In Focus: Deliveroo's Bigger Question
In 2021, one of the questions that investors have to ask themselves is, is independent food delivery a viable business on its own?
Deliveroo went public last week on the London Stock Exchange and it's being classified as a disaster. After going public at £390 per share the stock immediately dropped, closing out the week down more than 30%.
Deliveroo. If you haven't heard the name before is a food delivery service headquartered in London that serves parts of Europe and Asia.
This article was going to be another article where I explain that Deliveroo's public market flop was more an overreaction by major investors than anything else, but I had to stop myself and question the validity of the food delivery business model as it is.
During a year when major cities were forced into lock downs and many people were forced to have their food delivered we still saw losses across the industry. In 2020 GrubHub (GRUB) lost $155 million, DoorDash (DASH) lost $461 million. Uber, which had to transform itself from people delivery to food delivery reported a $6 billion loss in 2020. Which makes me wonder, if they couldn't turn a profit with everyone locked inside, can they ever turn a profit?
In the wake of the Deliveroo flop, what I've read most is the idea that Deliveroo should have listed in New York instead of London because the American investor is more tolerant of struggling start-ups and their owner's behavior. It was a very nice way of saying American investors are more likely to buy the frog and pray everyday that it becomes a prince.
On the struggle side Deliveroo has yet to turn a profit since it started in 2013. The company ended 2020 with a £223.7 million ($309 million) loss, which was better than the £317 million ($438 million) loss from 2019.
The owner's behavior is like that of many tech company owners in the U.S.. Deliveroo's founder Will Shu established a dual-class share structure which allows him more control over the direction of the company. This turned a lot of big European banks off from accumulating Deliveroo shares in the open market.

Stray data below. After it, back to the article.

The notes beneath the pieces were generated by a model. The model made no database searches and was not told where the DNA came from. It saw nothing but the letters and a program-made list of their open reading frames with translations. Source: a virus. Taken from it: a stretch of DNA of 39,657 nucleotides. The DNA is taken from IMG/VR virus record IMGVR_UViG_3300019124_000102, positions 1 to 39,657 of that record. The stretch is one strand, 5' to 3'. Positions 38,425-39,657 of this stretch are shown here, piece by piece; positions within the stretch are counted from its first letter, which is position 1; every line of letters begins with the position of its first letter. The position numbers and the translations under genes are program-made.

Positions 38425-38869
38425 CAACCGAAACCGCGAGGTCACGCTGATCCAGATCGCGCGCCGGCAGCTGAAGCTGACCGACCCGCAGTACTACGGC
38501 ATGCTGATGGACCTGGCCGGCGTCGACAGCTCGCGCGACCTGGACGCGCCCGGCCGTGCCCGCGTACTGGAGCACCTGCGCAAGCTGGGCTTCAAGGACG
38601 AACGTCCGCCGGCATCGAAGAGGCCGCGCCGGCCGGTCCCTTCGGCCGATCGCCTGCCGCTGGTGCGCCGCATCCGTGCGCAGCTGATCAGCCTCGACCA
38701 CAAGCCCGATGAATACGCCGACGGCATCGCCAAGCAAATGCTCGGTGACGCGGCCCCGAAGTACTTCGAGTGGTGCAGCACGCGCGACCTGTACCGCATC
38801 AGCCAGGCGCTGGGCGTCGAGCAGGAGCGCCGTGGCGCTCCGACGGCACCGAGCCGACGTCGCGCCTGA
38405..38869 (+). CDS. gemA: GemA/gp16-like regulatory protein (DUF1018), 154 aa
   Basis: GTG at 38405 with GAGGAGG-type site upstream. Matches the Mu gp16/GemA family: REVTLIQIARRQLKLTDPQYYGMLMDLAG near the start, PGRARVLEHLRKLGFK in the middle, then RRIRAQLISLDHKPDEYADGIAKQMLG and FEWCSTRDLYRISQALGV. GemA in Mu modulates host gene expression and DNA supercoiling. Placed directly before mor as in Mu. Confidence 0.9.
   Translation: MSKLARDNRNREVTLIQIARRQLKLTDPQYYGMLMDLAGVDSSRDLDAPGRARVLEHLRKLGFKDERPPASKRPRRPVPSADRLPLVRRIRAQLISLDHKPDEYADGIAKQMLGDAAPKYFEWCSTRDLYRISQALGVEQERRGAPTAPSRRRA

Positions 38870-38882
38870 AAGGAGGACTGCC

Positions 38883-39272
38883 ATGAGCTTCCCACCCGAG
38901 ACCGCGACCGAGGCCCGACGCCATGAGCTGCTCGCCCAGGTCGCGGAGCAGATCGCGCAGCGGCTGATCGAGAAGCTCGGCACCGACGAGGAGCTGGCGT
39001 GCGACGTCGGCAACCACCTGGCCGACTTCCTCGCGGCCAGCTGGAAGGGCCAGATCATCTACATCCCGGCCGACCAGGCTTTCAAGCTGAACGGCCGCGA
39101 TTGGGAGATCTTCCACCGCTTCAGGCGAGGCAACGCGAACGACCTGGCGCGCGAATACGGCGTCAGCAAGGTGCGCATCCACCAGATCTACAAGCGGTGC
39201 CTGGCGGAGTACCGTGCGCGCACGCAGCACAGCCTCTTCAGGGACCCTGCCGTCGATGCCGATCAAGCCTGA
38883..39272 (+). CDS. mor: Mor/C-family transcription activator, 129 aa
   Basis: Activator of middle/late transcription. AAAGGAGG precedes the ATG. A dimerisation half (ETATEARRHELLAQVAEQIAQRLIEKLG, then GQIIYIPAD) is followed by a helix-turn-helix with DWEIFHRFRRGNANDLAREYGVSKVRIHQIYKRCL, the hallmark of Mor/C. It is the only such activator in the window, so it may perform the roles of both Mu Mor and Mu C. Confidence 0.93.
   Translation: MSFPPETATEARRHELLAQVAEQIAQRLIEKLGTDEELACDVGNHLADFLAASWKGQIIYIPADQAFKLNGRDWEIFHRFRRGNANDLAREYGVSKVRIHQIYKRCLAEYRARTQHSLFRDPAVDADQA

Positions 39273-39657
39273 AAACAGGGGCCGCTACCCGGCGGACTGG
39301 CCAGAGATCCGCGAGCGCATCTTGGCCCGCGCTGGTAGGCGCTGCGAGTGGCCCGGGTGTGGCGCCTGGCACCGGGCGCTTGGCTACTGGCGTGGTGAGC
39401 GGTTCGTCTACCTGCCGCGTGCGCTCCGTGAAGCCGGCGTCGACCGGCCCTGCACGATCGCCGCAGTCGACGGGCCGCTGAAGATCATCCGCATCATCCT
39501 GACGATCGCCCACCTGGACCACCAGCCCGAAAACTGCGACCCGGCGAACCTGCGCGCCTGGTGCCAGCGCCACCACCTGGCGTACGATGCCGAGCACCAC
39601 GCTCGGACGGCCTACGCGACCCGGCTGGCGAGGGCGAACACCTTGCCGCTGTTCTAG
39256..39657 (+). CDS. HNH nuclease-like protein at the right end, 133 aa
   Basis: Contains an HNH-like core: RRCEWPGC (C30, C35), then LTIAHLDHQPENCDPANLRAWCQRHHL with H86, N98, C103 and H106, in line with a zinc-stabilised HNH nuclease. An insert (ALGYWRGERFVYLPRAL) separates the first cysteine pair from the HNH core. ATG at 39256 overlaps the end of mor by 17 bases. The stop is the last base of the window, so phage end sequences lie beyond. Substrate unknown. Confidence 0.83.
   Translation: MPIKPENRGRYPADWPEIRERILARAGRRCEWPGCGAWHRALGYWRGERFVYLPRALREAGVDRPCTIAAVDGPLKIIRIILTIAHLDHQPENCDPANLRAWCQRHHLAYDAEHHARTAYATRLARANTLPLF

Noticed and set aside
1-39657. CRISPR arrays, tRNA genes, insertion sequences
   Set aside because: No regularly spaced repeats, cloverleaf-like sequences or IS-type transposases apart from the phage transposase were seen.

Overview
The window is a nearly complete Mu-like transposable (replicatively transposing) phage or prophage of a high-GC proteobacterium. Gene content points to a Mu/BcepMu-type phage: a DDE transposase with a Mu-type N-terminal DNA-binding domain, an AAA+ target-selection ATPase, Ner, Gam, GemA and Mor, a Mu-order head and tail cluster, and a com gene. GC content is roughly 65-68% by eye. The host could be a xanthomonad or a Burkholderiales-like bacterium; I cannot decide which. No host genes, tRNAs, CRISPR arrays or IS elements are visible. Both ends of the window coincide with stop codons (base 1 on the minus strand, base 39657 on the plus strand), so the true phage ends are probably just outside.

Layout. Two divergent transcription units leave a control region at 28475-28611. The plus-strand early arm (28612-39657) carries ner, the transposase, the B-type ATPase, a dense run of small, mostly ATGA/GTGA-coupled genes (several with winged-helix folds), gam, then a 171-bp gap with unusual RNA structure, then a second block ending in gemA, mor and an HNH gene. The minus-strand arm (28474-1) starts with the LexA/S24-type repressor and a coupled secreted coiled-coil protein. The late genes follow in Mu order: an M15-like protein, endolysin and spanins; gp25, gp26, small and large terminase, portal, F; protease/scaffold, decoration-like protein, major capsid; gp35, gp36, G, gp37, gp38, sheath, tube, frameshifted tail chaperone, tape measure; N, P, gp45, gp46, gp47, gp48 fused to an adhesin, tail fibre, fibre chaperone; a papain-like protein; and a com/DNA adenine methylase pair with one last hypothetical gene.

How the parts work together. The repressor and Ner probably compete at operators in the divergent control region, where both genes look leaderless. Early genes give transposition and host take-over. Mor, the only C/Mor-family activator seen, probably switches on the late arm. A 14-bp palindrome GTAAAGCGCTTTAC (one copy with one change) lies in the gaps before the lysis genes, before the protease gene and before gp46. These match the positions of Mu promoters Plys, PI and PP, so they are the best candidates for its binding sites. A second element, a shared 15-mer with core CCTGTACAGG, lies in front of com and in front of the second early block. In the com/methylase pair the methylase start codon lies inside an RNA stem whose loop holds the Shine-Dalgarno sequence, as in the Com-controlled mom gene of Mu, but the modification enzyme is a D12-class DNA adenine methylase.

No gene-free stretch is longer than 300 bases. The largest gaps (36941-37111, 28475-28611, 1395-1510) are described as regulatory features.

The company has had its fair share of success though. It was one of the fastest growing businesses in Europe several years ago, and revenue growth continues to be strong. With the help of the 80,000 restaurants that Deliveroo serves and the millions of users across more than 500 cities and towns, the company was able to grow revenue by 64% in 2020.
However, it's not crazy to envision more struggles ahead even after 2020. Because of the pandemic and the lockdowns, 2020 was an outlier for food delivery companies. It would be foolish for investors to believe that it's just going to get better for food delivery companies after 2020 when people are vaccinated and bars and restaurants are fully reopened, and the demand for food deliveries fall.
Taking into account my own food delivery habits, those delivery fees on top of the tip start to add up after a while, similar to interest on a mortgage. If the only way to profitability is to raise the delivery fees, I don't know how sustainable a food delivery service on its own can be.
There are a lot of players in the food delivery space globally, and for some reason or another they've all been able to get investment dollars from somewhere, but maybe it's time to rethink those investments and rethink that business model and ask ourselves, can independent food delivery be a profitable business?